## EXPANDING AND SIMPLIFYING

## FACTORED FORM

*y*=

*a*(

*x*-

*r*) (

*x*-

*s*)

The values of *r* and *s* are the x-intercepts/ roots/ zeros and are written like: (*r*, 0) (*s*, 0)

The value of *a* will tell you the shape and direction of the parabola. Just like in vertex form, the *a* value determines the stretch or compression of the parabola (how wide or narrow it is). If the value of *a *is positive, the parabola will open upwards. If the value of *a* is negative, the parabola will open downwards (reflect onto the x-axis).

## COMMON FACTORING

__COMMON FACTORING__

Common factoring is the opposite of expanding. Expanding involves multiplying while factoring involves dividing.

Different ways to Factor :

- Finding the GCF
- Factor by Grouping

__Finding the GCF__

When using this method, find the greatest common factor of the polynomial's terms. This will include the GCF of its coefficients and the GCF of its variables.

In this example, the GCF of the coefficient was 2 and the GCF of its variables was y^2

## FACTOR COMMON BINOMIALS

Example: 3*x* (*z* - 2) + 2*y* (*z* - 2)

In order to factor an equation like 3*x* (*z* - 2) + 2*y* (*z* - 2), you must think of (*z* - 2) as one factor. Therefore, you would take out (*z* - 2) and write it outside the bracket, and write what's left on the inside.

Solution: *z* - 2 (3*x* + 2*y*)

Therefore, a binomial can also be considered a common factor.

Example: -8*x* (*z* + 4) - 5*y* (*z* + 4)

Solution: (*z* + 4) (-8*x* - 5*y*)

## FACTOR BY GROUPING

For example: *df* +* ef* + *dg* + *eg*

Split the equation into two halves (be sure to keep the middle sign with the middle term).

*df*+*ef**/*+*dg*+*eg*- Group the first two terms together and the second two terms together by placing brackets around them. NOTE: always put a plus (+) sign in between the two brackets and if there is a minus (-) sign, put it on the inside of the bracket.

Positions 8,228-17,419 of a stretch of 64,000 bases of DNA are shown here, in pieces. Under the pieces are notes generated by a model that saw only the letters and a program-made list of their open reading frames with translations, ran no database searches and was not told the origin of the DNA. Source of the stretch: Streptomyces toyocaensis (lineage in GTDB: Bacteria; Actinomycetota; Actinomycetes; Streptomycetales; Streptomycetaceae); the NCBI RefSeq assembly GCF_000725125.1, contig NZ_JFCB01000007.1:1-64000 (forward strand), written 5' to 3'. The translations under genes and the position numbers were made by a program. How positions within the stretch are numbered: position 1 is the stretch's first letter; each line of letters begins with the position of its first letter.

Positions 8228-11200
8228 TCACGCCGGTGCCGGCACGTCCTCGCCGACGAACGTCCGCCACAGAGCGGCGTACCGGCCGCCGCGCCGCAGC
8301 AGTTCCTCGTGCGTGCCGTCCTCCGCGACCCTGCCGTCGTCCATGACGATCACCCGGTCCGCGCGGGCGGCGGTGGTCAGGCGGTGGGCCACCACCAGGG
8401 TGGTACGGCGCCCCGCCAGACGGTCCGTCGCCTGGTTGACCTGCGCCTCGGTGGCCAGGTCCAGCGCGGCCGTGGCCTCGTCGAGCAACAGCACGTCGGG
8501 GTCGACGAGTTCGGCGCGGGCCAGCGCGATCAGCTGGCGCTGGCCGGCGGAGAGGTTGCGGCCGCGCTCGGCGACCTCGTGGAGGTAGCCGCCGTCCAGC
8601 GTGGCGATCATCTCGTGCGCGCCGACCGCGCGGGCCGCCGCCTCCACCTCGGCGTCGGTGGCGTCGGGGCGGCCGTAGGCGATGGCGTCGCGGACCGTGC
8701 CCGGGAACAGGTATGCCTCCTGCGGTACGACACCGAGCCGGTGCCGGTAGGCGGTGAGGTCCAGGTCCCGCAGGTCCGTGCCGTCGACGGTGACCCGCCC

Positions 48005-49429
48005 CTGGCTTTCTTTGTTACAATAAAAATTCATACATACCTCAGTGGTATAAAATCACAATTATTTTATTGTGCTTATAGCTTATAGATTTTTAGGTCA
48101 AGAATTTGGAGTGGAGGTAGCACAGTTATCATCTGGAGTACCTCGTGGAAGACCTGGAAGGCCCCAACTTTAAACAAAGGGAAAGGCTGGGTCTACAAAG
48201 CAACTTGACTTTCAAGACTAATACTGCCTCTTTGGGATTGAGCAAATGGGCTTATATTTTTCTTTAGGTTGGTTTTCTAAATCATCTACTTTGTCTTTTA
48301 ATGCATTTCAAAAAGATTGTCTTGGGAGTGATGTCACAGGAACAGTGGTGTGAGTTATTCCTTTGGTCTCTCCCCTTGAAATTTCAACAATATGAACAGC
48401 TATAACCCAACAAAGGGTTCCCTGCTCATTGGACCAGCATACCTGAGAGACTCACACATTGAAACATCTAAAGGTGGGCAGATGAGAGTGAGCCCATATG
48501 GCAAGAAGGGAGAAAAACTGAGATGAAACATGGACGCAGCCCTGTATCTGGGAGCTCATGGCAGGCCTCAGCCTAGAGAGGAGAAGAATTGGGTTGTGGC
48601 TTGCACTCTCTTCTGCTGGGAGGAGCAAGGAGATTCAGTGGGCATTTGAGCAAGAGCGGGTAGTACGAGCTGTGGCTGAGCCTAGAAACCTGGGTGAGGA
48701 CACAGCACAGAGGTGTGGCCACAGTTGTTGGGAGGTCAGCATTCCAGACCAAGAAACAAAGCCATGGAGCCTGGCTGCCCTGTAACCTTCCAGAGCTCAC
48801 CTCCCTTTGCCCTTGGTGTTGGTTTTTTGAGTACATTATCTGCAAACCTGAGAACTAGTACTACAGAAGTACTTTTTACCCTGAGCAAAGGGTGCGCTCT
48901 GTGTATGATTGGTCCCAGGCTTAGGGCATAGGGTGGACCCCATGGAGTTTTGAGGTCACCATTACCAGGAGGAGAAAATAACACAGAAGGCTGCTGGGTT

(

*df*+*ef*) + (*dg*+*eg*) *f*is the common factor in the first set of brackets, and*g*is the common factor in the second set of brackets.*f*(*d*+*e*) +*g*(*d*+*e*)- Notice that what is left in the brackets is the same. Therefore, (
*d*+*e*) is a common factor.(

*d*+*e*) (*f*+*g*)

## SPECIAL CASES

*a*² + 2*ab* + *b*² = (*a* +* b*)²

*a*² - 2*a**b* + *b*² = (*a* -* b*)²

To check if the equation is a perfect square, you simply confirm that you can square the first and last term nicely (resulting in a whole number, not a decimal). Next, you must multiply the value of the first term by the value of the last term and multiply by two. If this gives you the middle term, the equation is a perfect square. If this does not give you the middle term, the equation is not a perfect square and you must try a different factoring method. Your answer is written as either: (*a* + *b*)² __or__ (*a* - *b*)², depending on if the middle term is negative or positive.

EXPAMLE 1: *x*² + 12*x* + 36

*x*+ 6) (

*x*+ 6)

= (

*x*+ 6)²

This solution fits the perfect square pattern since both

*x*² and 36 are perfect squares, and 12

*x*is twice the product of

*x*and 6. Since all signs are positive, the pattern is

*a*² + 2

*ab*+

*b*² = (

*a*+

*b*)².

Difference of squares will usually follow the pattern: *a*² - *b*² = (*a* + *b*) (*a* - *b*)

And will NEVER follow the pattern: *a*² + *b*²

This equation shows a formula for factoring *a*² - *b*², the difference of two perfect squares. Notice that the factors are identical except that one is addition and the other is subtraction. An easy way to identify if an equation is a difference of squares is to count the number of terms it has. If the equation only has 2 terms, it is difference of squares.